Since I made the decision to break down the major categories on my YouTube channel (I Actually Paid to See This, subscribe please!), I’ve been struggling to figure out how to give you all, my beloved readers, something unique to go along with the video content. I mean, you can just watch the clip to get my basic thoughts as well as my rankings of the nominees, so what reason do you honestly have to keep scrolling down this page and read?
Well, my indecision is ultimately its own solution. The first time, I provided a transcript because I didn’t realize how copyright claims worked on YouTube. Last time, I expanded on the bottom line opinion and offered what I think is the most important scene of the performance. Neither one seems like a permanent solution, so why bother with permanence? Let’s just do something different every week!
As we look at Best Actor, I’ll let the video speak for itself as far as my personal opinions, but for our purposes here, let’s do a bit of handicapping. For each nominee in tonight’s set, I will provide a case for, and a case against, a win for the respective performances. Some of these thoughts will echo what I’ve said in the video, but hopefully it’ll be a bit more in-depth. And if you watch the video, you know who I want to win, but that doesn’t mean I can’t make an argument for any of these fine men.
So let’s get to it! First things first, here is the video, which only has copyright claims against monetization (which I can’t do until I have at least 1,000 subscribers and 4,000 hours of views), so it’s already live with no viewing restrictions!
And now for something completely different.
This year’s nominees for Best Actor are…
Javier Bardem – Being the Ricardos
The Case to Win: As I mention in the video, Javier Bardem does better than any other member of this cast of appropriately impersonating their real-world character. I believe him as Desi Arnaz, far more than I believe Nicole Kidman as Lucille Ball or J.K. Simmons as William Frawley (though I still got enjoyment out of the latter’s performance). The famous showmanship of Arnaz is on full display throughout most of the proceedings, and he even accomplished the nigh-impossible by doing a rendition of “Cuban Pete” that can make me forget about Jim Carrey’s perfect version in The Mask. He also seems to be having the most fun out of the cast, absolutely living for scenes like “Don’t fuck with the Cuban.” When he wants to be funny, he’s funny. When he wants to be dramatic, he’s dramatic. And never once does it look like a job, where you can easily see that in everyone else’s performances.
The Case to Lose: In addition to what I mention in the video about him having the thankless job of being the “loser” of all the arguments with Lucy, there’s a glaring key issue that almost disqualifies Bardem here. Not only is this not the best performance of this set, it’s not even his best performance from last year. That would be his egomaniacal, hubris-laden, micromanaging turn in Spain’s International Feature submission, The Good Boss, which got shortlisted by the Academy but not nominated. With every scene he oozes the calculating sliminess of a capitalist who thinks he’s too big to fail. And just like with Desi Arnaz, Julio Blanco gets a karmic comeuppance due to sexual indiscretion. But crucially, in this film, you don’t automatically see it coming because the focus isn’t on the person who’s determined to prove him to be a sleaze. He simply acts, and then faces consequences he couldn’t foresee, and because of that, the reactions are much more realistic and believable, unlike in Being the Ricardos, where anyone who knows the history of Lucy and Desi knows how it ended, and for those who don’t, Aaron Sorkin telegraphs it so blatantly in an attempt to try to look clever without actually being clever. That lacking script does a disservice to Bardem’s talents.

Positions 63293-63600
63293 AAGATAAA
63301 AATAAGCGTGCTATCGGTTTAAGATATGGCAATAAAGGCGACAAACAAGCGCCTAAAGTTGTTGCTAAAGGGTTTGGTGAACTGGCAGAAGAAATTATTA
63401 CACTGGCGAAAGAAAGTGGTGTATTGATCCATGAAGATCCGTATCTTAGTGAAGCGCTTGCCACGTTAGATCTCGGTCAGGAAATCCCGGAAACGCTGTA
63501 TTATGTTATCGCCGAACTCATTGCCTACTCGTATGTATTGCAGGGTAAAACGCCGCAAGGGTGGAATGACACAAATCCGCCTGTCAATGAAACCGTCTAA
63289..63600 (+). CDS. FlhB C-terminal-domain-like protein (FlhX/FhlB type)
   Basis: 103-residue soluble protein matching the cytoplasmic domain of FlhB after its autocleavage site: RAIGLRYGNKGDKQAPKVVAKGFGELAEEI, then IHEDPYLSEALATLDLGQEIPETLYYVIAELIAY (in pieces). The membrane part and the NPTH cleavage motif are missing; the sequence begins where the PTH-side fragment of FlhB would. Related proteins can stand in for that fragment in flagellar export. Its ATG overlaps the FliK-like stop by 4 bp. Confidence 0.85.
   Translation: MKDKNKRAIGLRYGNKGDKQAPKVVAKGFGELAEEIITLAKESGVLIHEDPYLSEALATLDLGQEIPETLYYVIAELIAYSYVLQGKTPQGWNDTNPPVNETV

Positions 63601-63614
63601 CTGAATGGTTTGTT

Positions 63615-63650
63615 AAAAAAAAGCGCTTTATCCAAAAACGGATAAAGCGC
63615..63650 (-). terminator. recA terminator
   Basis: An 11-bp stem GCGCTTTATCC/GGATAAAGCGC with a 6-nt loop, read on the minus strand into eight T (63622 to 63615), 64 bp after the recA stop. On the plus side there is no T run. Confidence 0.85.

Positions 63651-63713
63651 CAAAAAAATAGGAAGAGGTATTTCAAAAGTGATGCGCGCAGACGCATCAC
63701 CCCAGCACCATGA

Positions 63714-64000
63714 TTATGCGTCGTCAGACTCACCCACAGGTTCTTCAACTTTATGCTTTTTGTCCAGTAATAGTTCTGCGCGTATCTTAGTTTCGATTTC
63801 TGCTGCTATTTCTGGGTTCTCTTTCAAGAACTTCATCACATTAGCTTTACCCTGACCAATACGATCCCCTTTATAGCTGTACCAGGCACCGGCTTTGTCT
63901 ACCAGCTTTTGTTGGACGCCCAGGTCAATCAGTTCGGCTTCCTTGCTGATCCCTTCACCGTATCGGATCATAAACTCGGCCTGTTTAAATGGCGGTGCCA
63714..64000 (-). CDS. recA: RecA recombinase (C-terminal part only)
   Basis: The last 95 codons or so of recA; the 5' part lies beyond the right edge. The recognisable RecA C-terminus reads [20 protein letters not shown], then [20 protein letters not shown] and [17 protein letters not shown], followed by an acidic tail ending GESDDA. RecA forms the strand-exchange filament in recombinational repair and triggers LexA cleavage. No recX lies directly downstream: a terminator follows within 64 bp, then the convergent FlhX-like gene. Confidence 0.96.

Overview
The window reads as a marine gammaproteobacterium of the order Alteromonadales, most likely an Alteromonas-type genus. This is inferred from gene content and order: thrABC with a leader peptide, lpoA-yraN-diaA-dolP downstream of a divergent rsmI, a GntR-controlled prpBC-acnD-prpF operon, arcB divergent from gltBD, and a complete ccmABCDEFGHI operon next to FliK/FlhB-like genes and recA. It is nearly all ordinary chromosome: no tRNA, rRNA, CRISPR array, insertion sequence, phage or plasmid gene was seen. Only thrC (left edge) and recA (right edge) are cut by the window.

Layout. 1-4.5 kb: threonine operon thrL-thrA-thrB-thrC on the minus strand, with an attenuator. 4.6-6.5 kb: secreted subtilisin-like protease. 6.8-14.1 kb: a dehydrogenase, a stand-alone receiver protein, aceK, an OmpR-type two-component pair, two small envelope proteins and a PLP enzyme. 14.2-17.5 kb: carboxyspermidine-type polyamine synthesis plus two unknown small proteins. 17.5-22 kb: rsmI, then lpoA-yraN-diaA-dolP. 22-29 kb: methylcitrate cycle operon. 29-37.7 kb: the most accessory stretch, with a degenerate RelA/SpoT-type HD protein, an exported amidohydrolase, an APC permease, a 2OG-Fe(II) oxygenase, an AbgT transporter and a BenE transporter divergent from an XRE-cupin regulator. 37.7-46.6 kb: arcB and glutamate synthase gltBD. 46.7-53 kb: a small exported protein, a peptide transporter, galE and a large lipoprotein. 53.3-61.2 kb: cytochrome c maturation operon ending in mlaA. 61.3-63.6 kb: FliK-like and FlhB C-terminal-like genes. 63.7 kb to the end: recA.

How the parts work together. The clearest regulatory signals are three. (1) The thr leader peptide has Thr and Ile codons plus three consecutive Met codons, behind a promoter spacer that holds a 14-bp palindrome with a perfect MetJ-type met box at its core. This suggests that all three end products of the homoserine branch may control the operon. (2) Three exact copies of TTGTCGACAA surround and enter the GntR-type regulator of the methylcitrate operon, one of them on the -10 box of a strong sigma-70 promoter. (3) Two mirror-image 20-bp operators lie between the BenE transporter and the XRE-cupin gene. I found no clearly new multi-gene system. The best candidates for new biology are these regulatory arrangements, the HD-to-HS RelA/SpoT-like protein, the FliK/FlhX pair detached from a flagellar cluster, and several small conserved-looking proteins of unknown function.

Benedict Cumberbatch – The Power of the Dog
The Case to Win: It’s very difficult to make a convincing villain, especially one that carries the proceedings. As I say in the video, only six true bad guy performances have won Best Actor in the last 30 years, as more often than not, the best baddies are relegated to supporting roles. But Cumberbatch not only commands every scene he’s in, he’s absolutely masterful in his manipulations, wounding his victims with words and subtle actions without ever having to resort to simple physical violence. Like Hannibal Lecter before him, succumbing to base instincts seems beneath Phil Burbank. Plus, if you kill someone, you only get to do it once. With his brilliant, persistent cruelty, Phil can destroy his victims over and over. He takes a knowing joy in turning the tables on anyone who would look down on him by forcing them to be uncomfortable with his very existence, knowing they can’t touch him. That confidence and intellect serves him quite well, until it blinds him to the machinations of his would-be acolyte.
The Case to Lose: There’s not much off about anything in his performance, except for the occasional moment where his American accent dips into Grinch territory, and the less we remember about that, the better. Really, the biggest argument against him is the fact that Will Smith seems to have the inside track, having won the Golden Globe (which doesn’t matter to me or any right-thinking person, but still holds weight with studios, advertisers, and by extension, awards voters) and the SAG Award over Cumberbatch. Most likely this is a two-horse race, and we’ll see if the BAFTAs can up Benedict’s odds, but as of right now, the winds are blowing away from him, leaving the villain behind for an anti-hero.